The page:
In this issue
April 9, 2014

Jonathan Tobin: Why Did Kerry Lie About Israeli Blame?

Samuel G. Freedman: A resolution 70 years later for a father's unsettling legacy of ashes from Dachau

Jessica Ivins: A resolution 70 years later for a father's unsettling legacy of ashes from Dachau

Kim Giles: Asking for help is not weakness

Kathy Kristof and Barbara Hoch Marcus: 7 Great Growth Israeli Stocks

Matthew Mientka: How Beans, Peas, And Chickpeas Cleanse Bad Cholesterol and Lowers Risk of Heart Disease

Sabrina Bachai: 5 At-Home Treatments For Headaches

The Kosher Gourmet by Daniel Neman Have yourself a matzo ball: The secrets bubby never told you and recipes she could have never imagined

April 8, 2014

Lori Nawyn: At Your Wit's End and Back: Finding Peace

Susan B. Garland and Rachel L. Sheedy: Strategies Married Couples Can Use to Boost Benefits

David Muhlbaum: Smart Tax Deductions Non-Itemizers Can Claim

Jill Weisenberger, M.S., R.D.N., C.D.E : Before You Lose Your Mental Edge

Dana Dovey: Coffee Drinkers Rejoice! Your Cup Of Joe Can Prevent Death From Liver Disease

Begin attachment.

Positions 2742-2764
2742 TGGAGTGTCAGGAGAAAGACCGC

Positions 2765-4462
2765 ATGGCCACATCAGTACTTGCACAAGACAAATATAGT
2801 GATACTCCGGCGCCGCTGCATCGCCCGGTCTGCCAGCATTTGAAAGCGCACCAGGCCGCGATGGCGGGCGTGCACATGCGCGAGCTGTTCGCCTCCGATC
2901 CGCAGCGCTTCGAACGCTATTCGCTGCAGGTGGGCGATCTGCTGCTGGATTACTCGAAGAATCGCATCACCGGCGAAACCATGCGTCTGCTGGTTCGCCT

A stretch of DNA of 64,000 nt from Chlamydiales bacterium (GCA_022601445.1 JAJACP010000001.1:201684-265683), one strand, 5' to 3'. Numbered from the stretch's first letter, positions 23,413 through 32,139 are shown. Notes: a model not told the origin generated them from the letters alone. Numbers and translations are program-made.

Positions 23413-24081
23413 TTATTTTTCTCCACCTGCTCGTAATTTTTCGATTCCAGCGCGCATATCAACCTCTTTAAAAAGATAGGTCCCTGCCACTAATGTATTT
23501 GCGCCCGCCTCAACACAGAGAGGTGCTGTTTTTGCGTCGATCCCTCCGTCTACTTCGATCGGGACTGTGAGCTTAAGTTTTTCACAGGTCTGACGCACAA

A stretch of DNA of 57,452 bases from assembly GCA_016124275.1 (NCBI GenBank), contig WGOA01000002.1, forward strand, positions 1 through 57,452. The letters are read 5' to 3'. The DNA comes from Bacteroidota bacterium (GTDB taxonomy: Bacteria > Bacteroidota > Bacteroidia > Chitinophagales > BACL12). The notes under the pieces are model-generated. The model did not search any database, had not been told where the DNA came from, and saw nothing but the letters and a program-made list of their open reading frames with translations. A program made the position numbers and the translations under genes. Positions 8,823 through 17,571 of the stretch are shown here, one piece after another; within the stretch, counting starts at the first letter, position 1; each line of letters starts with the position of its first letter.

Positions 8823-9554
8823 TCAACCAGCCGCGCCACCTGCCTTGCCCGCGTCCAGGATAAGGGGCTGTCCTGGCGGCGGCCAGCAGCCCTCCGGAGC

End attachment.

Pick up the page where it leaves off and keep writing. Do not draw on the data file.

Chris Weller: Electric 'Thinking Cap' Puts Your Brain Power Into High Gear

The Kosher Gourmet by Marlene Parrish A gift of hazelnuts keeps giving --- for a variety of nutty recipes: Entree, side, soup, dessert

April 4, 2014

Rabbi David Gutterman: The Word for Nothing Means Everything

Charles Krauthammer: Kerry's folly, Chapter 3

Amy Peterson: A life of love: How to build lasting relationships with your children

John Ericson: Older Women: Save Your Heart, Prevent Stroke Don't Drink Diet

John Ericson: Why 50 million Americans will still have spring allergies after taking meds

Cameron Huddleston: Best and Worst Buys of April 2014